The economic reforms of the 1980s spelt the end for many blue-collar and rural industries, ejecting hordes of poorly skilled men from the workforce, many of them Maori and Pacific Islanders. At the same time, women were entering employment in growing numbers. Callister, then a new father, was curious to see what was happening to domestic gender roles.
Would the 1990s see 1950s' role models turned on their heads, as these freshly unemployed dads took over the childcare?
Not quite. Some men were taking on caregiving roles, but seldom fulltime, and what stood out for Callister was a rather different trend, one which was being spotted throughout the West: as men dropped out of paid work they also tended to drop out of family life. "When men lose their jobs, marriages can split up."
State support for women raising children on their own, plus a growing intolerance of violence by men towards their partners, bolstered that trend. (Meanwhile, a different set of high-achieving men tended to end up with high-achieving partners, enjoying their double income and putting their children in paid childcare.)
In an influential 1996 essay, the Economist magazine took an apocalyptic, if stereotypical, view: "Consider a neighbourhood in which most working-age women are not in paid jobs. This may conjure up a picture of tidy homes, children at play, and gossip. Now think of a neighbourhood in which most men are jobless. The picture is more sinister. Areas of male idleness are considered, and often are, places of deterioration, disorder, and danger."
The Economist asserted that the solution lay in somehow reinvigorating the mum-plus-dad family, because two-parent families were "demonstrably better at raising trouble-free children than one-parent ones" a popular theory undermined by recent research from Otago University, which suggests other socio-economic factors overwhelm the importance of the adult headcount in a family.
Even after New Zealand's economy picked up in the late 90s and unemployment fell, those marginalised men were still missing in action.
The kind of low-skill manual jobs with which a man could easily support his family in the 1950s were now badly paid or non-existent, replaced with service sector jobs, "and they don't want some tattooed guy serving coffee; they want a pretty young woman", says Callister.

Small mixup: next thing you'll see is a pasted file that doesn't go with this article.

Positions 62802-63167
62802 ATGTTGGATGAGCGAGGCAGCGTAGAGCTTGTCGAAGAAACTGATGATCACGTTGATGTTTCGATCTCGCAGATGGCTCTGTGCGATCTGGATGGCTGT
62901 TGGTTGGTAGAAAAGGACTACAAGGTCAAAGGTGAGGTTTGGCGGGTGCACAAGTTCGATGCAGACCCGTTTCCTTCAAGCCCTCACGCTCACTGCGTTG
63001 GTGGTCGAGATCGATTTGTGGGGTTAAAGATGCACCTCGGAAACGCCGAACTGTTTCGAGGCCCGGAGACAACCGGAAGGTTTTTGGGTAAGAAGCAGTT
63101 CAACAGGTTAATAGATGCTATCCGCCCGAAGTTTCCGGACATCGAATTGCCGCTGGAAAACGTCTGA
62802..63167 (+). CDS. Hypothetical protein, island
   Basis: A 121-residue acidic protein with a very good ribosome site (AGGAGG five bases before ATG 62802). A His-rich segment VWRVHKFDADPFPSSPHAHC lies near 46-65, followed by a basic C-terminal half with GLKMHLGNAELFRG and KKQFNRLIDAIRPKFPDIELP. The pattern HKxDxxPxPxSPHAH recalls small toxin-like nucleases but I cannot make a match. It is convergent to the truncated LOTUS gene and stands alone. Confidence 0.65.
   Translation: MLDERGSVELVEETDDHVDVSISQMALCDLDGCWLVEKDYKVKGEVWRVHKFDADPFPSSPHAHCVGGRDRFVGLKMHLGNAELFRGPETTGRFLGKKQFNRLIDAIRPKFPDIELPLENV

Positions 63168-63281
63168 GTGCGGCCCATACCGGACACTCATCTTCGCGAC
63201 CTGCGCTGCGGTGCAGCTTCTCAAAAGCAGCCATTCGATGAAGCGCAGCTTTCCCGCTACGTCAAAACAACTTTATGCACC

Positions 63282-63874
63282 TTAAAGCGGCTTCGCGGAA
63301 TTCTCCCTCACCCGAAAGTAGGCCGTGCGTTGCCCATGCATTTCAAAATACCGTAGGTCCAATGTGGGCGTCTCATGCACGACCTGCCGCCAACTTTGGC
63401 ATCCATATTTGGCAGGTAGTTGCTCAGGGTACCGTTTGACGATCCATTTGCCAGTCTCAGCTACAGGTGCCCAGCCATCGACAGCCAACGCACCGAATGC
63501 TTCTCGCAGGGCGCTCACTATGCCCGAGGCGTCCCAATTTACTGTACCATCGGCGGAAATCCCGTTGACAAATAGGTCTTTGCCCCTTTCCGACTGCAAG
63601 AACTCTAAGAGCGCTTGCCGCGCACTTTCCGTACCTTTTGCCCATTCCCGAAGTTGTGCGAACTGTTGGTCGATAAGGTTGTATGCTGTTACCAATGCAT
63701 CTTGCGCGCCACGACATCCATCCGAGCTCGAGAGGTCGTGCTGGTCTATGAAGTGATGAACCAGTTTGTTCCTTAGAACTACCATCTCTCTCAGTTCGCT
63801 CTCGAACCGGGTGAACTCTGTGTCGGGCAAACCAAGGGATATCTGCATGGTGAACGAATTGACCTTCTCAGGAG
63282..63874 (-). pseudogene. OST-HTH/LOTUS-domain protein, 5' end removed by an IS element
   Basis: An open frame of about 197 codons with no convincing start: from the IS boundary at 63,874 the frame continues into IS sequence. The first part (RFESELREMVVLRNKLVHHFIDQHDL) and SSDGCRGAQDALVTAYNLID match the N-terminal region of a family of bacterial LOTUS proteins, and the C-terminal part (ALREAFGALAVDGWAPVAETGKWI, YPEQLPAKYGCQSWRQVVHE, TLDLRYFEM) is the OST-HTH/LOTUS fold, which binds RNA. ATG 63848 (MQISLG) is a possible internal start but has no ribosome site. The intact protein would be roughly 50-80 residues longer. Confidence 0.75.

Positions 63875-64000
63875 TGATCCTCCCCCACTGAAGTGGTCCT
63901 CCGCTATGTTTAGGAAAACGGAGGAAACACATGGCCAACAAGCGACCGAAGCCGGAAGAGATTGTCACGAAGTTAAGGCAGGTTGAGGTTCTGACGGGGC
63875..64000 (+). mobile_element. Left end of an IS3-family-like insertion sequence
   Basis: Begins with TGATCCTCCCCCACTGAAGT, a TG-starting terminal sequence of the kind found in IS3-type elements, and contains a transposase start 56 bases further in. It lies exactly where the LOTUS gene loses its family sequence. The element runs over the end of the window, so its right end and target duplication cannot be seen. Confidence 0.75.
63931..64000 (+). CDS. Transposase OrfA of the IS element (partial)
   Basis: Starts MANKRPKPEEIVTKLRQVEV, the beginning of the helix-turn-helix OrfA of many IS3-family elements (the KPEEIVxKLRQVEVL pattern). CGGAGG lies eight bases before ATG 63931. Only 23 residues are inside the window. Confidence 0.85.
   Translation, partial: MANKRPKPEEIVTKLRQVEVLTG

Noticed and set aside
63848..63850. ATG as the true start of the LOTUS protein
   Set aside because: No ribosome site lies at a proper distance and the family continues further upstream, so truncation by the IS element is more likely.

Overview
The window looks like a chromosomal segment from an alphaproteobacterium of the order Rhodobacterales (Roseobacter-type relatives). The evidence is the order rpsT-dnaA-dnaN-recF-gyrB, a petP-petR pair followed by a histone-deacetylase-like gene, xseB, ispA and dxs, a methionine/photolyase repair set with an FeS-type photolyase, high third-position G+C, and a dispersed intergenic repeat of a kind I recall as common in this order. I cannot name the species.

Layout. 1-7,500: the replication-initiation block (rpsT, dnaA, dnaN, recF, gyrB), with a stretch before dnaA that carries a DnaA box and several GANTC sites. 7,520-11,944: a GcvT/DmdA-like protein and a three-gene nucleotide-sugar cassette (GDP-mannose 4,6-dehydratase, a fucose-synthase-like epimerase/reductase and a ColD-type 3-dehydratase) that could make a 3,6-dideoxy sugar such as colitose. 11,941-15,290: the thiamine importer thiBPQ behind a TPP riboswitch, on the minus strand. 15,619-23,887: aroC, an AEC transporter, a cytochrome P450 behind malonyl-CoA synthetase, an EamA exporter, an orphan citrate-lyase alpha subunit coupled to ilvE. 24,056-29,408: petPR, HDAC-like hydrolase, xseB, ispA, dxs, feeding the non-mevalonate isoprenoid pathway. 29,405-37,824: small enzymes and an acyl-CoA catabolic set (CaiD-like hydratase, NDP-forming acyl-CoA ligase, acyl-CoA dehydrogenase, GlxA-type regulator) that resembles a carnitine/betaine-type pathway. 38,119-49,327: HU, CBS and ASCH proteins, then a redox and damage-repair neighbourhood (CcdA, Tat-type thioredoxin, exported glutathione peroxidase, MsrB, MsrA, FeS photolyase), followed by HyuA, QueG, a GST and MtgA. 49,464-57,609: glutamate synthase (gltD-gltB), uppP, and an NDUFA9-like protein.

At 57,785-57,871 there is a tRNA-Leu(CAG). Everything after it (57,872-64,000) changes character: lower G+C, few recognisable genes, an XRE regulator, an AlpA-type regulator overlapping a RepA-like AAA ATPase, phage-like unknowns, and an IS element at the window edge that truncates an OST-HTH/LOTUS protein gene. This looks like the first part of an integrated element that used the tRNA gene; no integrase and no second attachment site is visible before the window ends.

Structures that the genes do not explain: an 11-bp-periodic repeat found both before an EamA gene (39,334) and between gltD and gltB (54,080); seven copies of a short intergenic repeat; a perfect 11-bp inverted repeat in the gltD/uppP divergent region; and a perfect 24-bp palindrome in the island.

And this remains the case even now, despite a booming economy and record low unemployment figures.
Certainly, these men could retrain or go back to school, but generally they don't. And a powerful new trend for women to outperform men throughout the entire education system suggests the next generation could be even worse off.
The trouble is this, says Fletcher: There are young working-class men who, for whatever reason, won't go to university and won't get qualifications, and there are young working-class women who are much more likely to do so and get a higher paying job.
"And now you have a problem on your hands, because you've got a lot of dissolute young men starting to feel increasingly out of kilter with society, and without quite enough status at their fingertips to attract young women.
"This wouldn't have been the case in the 50s when there was full employment and an inbuilt status difference between men and women."
Not every man has gone missing, of course. While blue-collar men, less educated men, and Maori and Pacific Island men have taken a hammering in the labour and marriage markets, others are doing fine. For many men especially those with a good education, a profession and a partner who earns well many positive changes have come with women's growing economic, social and sexual independence.
"For me, it's a much better situation than it was before feminism," says Jock Phillips, the middle-class, educated author of A Man's Country (1987), a history of the Pakeha male image. He has seen Kiwi blokes willingly sharing childcare with their partners, and accepting female prime ministers and governor-generals with little overt prejudice. "I think to that extent we're way ahead of a place like Australia."
New Zealand men have so many more options than before, says Phillips. "The range of stereotypes is broader. People like Peter Jackson and Lloyd Jones are now becoming Kiwi male icons. We've got a much more educated and much more urban society than 30 to 40 years ago. There are parts of New Zealand where older traditions and values remain strongly entrenched, but we've become more diverse."
Don't go thinking that in an age when men are encouraged to be sensitive and share their emotions, being a real bloke is necessarily a disadvantage. Many classically male traits such as being competitive, being driven, being goal-oriented are still enormously advantageous. The trick, says Fletcher, is to be able to bring out the right kind of behavioural responses that fit the situation. "Some males can be both they can be an All Black forward and a sensitive new age guy. They're not necessarily incompatible."
Adam Dudding is a senior Sunday Star-Times writer based in Auckland.